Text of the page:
4. Moor’s Law. Just look at AI as an example. Everyone is getting excited by the “sudden explosion” of AI startups. AI is new right?! How exciting! Except that’s not the case — there’s about 50 years of AI research behind us which has fed into the creation if the algorithms that underpin what modern AI is. So basically AI, just like MarTech software/capabilities, have been there for years. It just wasn’t affordable. But now it is. Moor’s Law has slowly chipped away to the point where we now have the sort of computing power and storage you need to affordably apply these AI algorithms in a way that’s practical for businesses. Same story with MarTech.
  5. In Brinker’s own words: “perhaps the biggest feeder into the crazy growth of the MarTech landscape: The redefinition of what Marketing actually is.” As any marketer born before the 90’s will tell you, marketing for a very long time was a peripheral department. Marketers were the guys handling comms, advertising, dealing with the press releases, briefing the brochures, setting up the direct mail campaigns etc etc. It was a valuable function, but it wasn’t CENTRAL to most businesses. What’s happened with the advent of the digital revolution is that customer touch points — from the very first touchpoint all the way to the customer becoming a lifelong advocate of the brand or product — all happen across channels that marketing has largely ended up owning. As a result, the responsibilities that marketing owns has grown incredibly. Not only does marketing still have the same responsibilities as before, marketing also has a whole bunch of new ones. PLUS we’re dealing with learning about, adapting and adopting the myriad of new touch points that keep appearing as consumer behaviour continues to evolve. We as marketers are on an ongoing scramble to meet customers WHERE THEY ARE. And WHERE THEY ARE is constantly changing.

In a nutshell, with more and more channels emerging, comes more and more novel software that helps marketers meet and manage their customers. And so the landscape continues to grow and expand, hand in hand with Marketing’s function.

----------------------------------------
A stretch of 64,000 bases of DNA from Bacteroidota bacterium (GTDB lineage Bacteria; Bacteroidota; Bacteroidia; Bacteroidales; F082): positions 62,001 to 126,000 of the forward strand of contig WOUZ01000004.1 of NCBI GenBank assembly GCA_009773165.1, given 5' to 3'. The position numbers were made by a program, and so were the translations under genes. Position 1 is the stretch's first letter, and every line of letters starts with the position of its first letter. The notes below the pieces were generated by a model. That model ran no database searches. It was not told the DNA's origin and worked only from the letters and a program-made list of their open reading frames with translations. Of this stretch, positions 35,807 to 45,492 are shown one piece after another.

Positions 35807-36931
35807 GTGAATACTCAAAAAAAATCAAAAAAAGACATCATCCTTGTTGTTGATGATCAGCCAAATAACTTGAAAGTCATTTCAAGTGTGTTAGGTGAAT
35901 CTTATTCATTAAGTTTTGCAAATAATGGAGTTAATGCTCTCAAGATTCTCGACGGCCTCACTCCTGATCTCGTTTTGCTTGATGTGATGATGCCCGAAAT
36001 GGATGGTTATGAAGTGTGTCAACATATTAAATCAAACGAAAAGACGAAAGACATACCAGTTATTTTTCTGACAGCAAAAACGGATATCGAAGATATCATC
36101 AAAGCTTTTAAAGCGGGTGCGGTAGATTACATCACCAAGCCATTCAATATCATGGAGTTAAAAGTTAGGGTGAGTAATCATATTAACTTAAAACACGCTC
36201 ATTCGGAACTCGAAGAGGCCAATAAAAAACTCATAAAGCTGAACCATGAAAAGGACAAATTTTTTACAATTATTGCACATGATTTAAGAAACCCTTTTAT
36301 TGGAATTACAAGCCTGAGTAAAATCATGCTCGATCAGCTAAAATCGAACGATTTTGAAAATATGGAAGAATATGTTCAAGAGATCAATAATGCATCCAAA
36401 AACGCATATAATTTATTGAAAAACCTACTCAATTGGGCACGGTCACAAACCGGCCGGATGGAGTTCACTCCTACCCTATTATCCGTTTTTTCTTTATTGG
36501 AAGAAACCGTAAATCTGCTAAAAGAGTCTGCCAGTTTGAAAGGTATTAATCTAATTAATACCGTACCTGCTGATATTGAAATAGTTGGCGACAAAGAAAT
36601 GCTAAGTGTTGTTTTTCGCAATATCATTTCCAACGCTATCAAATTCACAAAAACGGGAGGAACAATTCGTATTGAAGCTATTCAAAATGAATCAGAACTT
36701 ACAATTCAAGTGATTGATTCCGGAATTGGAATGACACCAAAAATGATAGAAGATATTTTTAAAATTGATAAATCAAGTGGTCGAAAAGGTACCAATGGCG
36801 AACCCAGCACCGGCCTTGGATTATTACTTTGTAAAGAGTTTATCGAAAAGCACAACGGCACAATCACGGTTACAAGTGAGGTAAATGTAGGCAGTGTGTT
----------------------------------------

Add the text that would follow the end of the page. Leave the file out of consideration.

CISCO has 39 different marketing solutions in its digital engagement stack

Brinker is adamant: “Everything that marketing is doing now is being implemented by some kind of technology. The average marketer uses 100 different pieces of software in a given month — and they don’t even think about 90 of them. They just use them!” That’s how ingrained technology has become in Marketing. And whether you like it or not, that trend is set to continue.

Microsoft’s MarTech Stack

Let’s face it: “Marketing is officially a technology-powered discipline”.

So let’s brace ourselves and those of us in Marketing, let’s congratulate ourselves… Brinker himself admits that Marketing right now “is not easy. It’s probably the hardest profession to be in at this time. But rethinking the relationship between businesses and customers, is what makes it so exciting. There’s so much opportunity to disrupt and take the lead”.

So let’s look on the bright side: “Yes this is a really challenging mission to wrestle with, but its one where there is an opportunity that makes it worthwhile. You’ll be hard pressed to find any profession that comes close to this”.

This article is based on Scott Brinker’s talk on the State of MarTech 2018 at the MarTech Alliance Festival, supported by ODIN.